Can changing our diet save the planet? When the EAT-Lancet Commission launched a new landmark report last month, it was widely interpreted as saying that forking down less red meat and more vegetables should ensure that we can provide nutritious food for 10 billion people while maintaining a healthy Earth.
However, while changing our diets can help turn around planetary degradation, the challenge is greater than that. As the EAT-Lancet commission points out, the way we produce our food must also be changed to ease the pressure on natural resources, not least water.
What’s surprising is that the relationship between water and nutritious food is not particularly well understood. Recently, I, along with colleagues from the CGIAR Research Program on Water, Land and Ecosystems and The World Bank, investigated how water and nutrition go hand-in-hand and how we can reinforce this close relationship.
Getting water and food goals to go hand-in-hand
The Sustainable Development Goals (SDGs) are widely considered the foremost framework for pursuing more sustainable and better food production. However, while the SDGs set out desirable targets for both food and water, they also leave blind spots between the two goals.
The problem is that achieving the targets for food security and nutrition can undermine achieving those for water and sanitation and vice versa. Understanding the links between water and food is important because otherwise advances in one arena might mean constraints in another.
For example, if an already water-scarce country focuses on increasing productivity on existing land, in line with SDG 2 on food and the EAT-Lancet report, water shortages will likely increase and pollution worsen, leading to underperformance or failure on a series of targets for SDG 6 on water. Thus, when talking about changing diets to safeguard the planet, we must also consider how the food production that underpins diets interacts with water and other natural resources.
Relationship status: It’s complicated
While the direct link between water use in agriculture and food security is relatively clear, many other aspects need to be considered to achieve sustainable diets and a healthier planet.
For example, investments in irrigation are geared toward increasing the productivity of agriculture. The assumption is that being able to produce more food through irrigated agriculture will reduce stunting and wasting in children in families using this practice, but so far we have found only limited evidence for this.
Similarly, emerging evidence indicates that irrigation can produce unwanted side effects, such as new breeding grounds for malaria-transmitting mosquitoes and increased water runoff that causes erosion and washes nutrients and pesticides out of fields. Drinking water, thus dirtied by nutrients, chemical or biological agents, or from the improper handling of livestock and human waste, also influences people’s nutritional status—negatively.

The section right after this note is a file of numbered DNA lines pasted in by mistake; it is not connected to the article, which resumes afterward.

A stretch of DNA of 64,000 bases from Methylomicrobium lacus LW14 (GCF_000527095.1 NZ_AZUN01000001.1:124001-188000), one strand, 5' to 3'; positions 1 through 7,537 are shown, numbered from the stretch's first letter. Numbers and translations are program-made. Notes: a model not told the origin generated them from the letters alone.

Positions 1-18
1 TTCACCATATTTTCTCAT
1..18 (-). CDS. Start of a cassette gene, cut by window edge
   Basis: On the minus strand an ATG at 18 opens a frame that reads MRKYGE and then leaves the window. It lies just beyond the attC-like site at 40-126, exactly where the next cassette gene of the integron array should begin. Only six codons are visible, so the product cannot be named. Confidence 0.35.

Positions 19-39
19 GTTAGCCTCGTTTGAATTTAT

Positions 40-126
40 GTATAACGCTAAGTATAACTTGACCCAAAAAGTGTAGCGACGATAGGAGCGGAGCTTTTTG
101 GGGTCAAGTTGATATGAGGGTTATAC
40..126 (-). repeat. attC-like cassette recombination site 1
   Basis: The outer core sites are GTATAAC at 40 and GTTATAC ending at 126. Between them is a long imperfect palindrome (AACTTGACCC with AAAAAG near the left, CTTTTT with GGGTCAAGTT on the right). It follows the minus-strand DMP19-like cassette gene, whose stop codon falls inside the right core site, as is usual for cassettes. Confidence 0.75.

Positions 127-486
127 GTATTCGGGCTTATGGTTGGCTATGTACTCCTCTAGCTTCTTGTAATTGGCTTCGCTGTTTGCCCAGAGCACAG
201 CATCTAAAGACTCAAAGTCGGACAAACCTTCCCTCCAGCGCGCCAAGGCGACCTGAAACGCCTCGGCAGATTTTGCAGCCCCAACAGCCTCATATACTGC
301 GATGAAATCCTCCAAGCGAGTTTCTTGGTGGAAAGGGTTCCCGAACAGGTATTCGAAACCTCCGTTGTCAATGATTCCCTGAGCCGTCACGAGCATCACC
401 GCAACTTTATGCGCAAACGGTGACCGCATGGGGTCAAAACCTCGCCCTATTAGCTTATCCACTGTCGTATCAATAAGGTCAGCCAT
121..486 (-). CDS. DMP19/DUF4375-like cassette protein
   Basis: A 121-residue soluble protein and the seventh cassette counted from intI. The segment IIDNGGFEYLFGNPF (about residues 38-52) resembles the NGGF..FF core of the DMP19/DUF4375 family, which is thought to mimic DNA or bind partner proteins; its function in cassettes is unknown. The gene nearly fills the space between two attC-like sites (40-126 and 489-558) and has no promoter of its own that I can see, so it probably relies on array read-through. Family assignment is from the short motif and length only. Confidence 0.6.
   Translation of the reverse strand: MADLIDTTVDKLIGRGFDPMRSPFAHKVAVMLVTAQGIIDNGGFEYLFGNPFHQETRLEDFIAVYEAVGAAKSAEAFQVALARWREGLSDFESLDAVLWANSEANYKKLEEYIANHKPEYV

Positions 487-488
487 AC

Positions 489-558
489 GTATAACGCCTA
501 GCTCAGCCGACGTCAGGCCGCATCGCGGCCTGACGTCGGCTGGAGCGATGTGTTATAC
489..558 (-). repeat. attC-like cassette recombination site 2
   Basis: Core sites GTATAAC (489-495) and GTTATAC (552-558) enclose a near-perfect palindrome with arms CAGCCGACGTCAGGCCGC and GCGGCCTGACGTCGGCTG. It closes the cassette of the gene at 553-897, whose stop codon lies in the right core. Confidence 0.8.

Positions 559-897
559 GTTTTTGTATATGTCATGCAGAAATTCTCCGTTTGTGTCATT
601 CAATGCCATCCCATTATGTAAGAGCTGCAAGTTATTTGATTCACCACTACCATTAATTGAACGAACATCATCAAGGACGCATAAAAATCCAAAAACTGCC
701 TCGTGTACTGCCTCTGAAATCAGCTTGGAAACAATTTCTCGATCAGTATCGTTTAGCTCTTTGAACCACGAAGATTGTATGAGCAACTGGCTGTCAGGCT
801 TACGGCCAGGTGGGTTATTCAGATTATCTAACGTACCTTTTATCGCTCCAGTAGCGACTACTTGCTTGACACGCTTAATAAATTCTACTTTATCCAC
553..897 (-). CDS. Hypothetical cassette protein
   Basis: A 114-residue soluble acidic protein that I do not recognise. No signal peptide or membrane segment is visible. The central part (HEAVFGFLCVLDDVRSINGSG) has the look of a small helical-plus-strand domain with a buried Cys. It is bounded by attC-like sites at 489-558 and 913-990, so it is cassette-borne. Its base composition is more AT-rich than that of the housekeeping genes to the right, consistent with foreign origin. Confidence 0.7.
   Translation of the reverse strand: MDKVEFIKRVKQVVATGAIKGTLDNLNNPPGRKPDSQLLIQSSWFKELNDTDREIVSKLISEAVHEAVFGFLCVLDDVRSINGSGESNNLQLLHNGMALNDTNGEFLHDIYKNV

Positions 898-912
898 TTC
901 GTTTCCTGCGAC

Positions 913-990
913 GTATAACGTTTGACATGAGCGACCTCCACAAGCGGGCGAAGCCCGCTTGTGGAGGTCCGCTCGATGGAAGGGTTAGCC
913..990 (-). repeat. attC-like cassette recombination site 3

Climate change and poor management of upper watersheds further impact the linkages between water and nutrition. Less water at the wrong time, and increased competition for what’s left, makes it difficult to produce enough and nutritious enough food, particularly for the poorest and most vulnerable people. Making sure that these groups have access to technologies and information that can help manage water scarcity will be key to ensuring their health.
A new approach to development interventions
However, knowing all of this, the question is how can we put this information to use?
First of all, NGO workers, government officials, and investors working on interventions to improve either water or nutrition need to consider all linkages to avoid adverse consequences for other, equally important goals and strengthen positive synergies. To achieve both SDGs (and, in fact, all SDGs), we need to thus change the way we think about development interventions—they should not aim to achieve just one goal, but contribute toward all the goals. Moreover, whatever the intervention envisioned, we recommend that it is always tailored to the local context and carried out with local communities.
Second, researchers need to double their efforts on understanding more precisely how water and nutrition are linked, especially when it comes to the relationships between nutrition and irrigation, nutrition and climate change, and nutrition and water resource management for multiple purposes, such as energy, the environment, and food production.
There’s a lot of work to be done, and while adopting diets that ease up the pressure on water and other resources is one step, many other steps are needed before we can be sure to achieve a well-fed and healthy planet.
Feature Image Courtesy of Hamish John Appleby, for the International Water Management Institute